Market outlook of U.S. life insurance, annuity segment revised to negative

NEW YORK: Insurance sector rating agency, AM Best has revised its market segment outlook on the U.S. life insurance and annuity (L/A) segment to negative from stable, due to the significant volatility and uncertainty in the financial markets created by the COVID-19 virus.

In AM Best’s view, the L/A industry maintains strong capital and liquidity resources. However, as detailed in a new Best’s Market Segment Report, the following key factors have led to the revised outlook:

A material acceleration in a global economic slowdown, increasing the expectation of dampened earnings throughout 2020 for spread and fee-driven businesses; and

A rapid further deterioration in the U.S. economy, paired with its direct impact on equities and interest rates, with a greater expectation of a longer path to sufficient improvements from record low levels for the 10-year Treasury yield, as well as a flattened yield curve.

The report, titled, “Market Segment Outlook: U.S. Life/Annuity,” notes that AM Best previously had stated that the benign credit environment could start to show cracks in 2020, but that the overall impact for most carriers was likely to be manageable.

However, because the financial markets have responded negatively and quickly to the outbreak of COVID-19, the longer-term economic impact remains uncertain.

As interest rates and the equity markets plummet, AM Best expects operating performance to move to the negative, driven by declining sales and intensifying spread compression.

In the United States, the Federal Reserve (Fed) cut the federal funds rate by 50 basis points on March 3, 2020, followed quickly by a further reduction on March 15 to a 0-25 basis point target range.

Concurrent with the latest action, the Fed launched a $700 billion quantitative easing program. The 10-year Treasury note fell below 50 basis points to a record low at one point this March, and remains below 1%.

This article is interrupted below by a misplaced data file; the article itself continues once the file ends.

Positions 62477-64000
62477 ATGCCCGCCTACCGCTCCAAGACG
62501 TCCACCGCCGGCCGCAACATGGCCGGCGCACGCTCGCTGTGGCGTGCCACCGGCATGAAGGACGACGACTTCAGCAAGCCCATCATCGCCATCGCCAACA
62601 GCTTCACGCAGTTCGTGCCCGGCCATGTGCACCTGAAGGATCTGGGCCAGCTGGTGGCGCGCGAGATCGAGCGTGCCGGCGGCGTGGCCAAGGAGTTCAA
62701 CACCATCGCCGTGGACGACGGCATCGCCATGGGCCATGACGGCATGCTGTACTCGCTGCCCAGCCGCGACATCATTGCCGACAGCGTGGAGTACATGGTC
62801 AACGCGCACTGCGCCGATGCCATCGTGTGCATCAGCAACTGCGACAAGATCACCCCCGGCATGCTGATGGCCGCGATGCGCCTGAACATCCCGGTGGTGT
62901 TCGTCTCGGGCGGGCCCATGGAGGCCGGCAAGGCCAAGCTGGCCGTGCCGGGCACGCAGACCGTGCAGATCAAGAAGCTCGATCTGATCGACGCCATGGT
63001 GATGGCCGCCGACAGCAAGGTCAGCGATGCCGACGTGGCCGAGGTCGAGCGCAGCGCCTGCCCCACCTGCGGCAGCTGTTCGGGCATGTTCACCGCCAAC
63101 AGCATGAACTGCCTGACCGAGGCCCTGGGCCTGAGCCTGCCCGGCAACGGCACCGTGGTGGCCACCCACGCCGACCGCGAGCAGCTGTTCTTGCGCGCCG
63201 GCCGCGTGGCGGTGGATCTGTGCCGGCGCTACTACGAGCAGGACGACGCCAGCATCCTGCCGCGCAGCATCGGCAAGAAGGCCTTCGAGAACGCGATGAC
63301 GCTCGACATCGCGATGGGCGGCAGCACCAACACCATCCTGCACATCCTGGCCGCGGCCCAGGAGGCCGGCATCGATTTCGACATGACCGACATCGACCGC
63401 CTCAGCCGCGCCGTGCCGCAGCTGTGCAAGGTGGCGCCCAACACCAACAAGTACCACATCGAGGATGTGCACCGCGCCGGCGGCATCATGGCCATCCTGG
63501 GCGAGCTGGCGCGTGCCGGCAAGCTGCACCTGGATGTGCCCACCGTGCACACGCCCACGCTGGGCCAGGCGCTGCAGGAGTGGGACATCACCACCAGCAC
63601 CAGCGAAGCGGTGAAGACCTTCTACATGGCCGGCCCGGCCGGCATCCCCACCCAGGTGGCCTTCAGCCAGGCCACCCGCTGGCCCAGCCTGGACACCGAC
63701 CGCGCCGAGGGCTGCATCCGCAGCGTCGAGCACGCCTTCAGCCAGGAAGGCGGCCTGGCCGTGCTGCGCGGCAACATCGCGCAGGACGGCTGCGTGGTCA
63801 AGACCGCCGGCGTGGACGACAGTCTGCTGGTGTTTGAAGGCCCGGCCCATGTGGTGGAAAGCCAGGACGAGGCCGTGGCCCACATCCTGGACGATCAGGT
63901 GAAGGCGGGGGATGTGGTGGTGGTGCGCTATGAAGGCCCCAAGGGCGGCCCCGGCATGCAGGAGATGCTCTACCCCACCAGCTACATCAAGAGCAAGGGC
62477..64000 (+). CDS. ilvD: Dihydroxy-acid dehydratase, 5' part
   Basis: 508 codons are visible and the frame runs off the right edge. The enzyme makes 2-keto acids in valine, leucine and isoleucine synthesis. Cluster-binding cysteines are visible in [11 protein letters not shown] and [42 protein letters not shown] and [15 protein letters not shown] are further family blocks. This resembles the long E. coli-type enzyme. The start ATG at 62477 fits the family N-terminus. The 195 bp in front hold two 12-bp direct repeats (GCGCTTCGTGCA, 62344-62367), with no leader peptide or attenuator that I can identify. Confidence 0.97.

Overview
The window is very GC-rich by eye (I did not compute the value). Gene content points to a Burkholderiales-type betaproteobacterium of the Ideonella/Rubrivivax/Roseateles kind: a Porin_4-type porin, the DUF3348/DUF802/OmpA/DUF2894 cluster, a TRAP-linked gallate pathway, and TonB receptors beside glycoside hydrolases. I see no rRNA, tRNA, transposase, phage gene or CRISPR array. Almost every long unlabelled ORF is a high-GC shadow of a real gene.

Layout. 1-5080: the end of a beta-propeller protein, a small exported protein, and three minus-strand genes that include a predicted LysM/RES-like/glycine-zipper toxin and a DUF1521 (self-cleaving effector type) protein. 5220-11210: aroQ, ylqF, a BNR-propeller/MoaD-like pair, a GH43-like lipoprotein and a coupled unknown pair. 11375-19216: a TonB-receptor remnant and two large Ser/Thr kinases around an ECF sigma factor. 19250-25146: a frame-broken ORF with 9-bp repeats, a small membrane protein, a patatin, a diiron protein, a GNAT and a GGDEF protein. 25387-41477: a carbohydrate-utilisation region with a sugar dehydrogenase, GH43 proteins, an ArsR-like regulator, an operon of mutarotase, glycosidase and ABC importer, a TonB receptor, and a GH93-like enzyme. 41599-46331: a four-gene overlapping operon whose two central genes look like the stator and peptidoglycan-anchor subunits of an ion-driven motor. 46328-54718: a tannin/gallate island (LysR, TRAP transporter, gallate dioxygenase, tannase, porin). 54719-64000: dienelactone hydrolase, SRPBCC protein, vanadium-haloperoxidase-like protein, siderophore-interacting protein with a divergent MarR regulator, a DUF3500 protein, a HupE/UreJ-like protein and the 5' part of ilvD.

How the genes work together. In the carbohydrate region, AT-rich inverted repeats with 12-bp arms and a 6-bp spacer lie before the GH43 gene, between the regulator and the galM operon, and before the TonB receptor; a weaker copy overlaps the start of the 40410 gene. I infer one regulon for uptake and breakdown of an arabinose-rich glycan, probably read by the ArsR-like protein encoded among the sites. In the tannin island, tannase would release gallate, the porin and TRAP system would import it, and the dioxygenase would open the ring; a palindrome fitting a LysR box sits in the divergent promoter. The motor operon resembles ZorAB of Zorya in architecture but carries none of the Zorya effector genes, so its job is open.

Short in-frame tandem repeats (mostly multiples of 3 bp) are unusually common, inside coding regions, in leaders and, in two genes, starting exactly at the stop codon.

AM Best anticipates that COVID-19 also will significantly affect the L/A industry’s ability to quickly move forward with costly innovation efforts.

Factors moderating these negatives include the industry’s strong capitalization and improved liquidity; stress testing that has better prepared the industry for downturns from economic and pandemic-type events; and credit spread widening to offset some of the interest rate decline.

Carriers with less capital, questionable liquidity access and limited business profiles or outsized exposures to at-risk sectors such as energy, retail, and travel, will feel the negative economic impact faster and more deeply than most of the industry.

For companies active in variable products, separate account assets will be marked to market, resulting in declines in asset-based fees. L/A insurers taking on higher degrees of investment risk and those with less-than-optimal asset-liability matching strategies are likely to be more negatively impacted as well.

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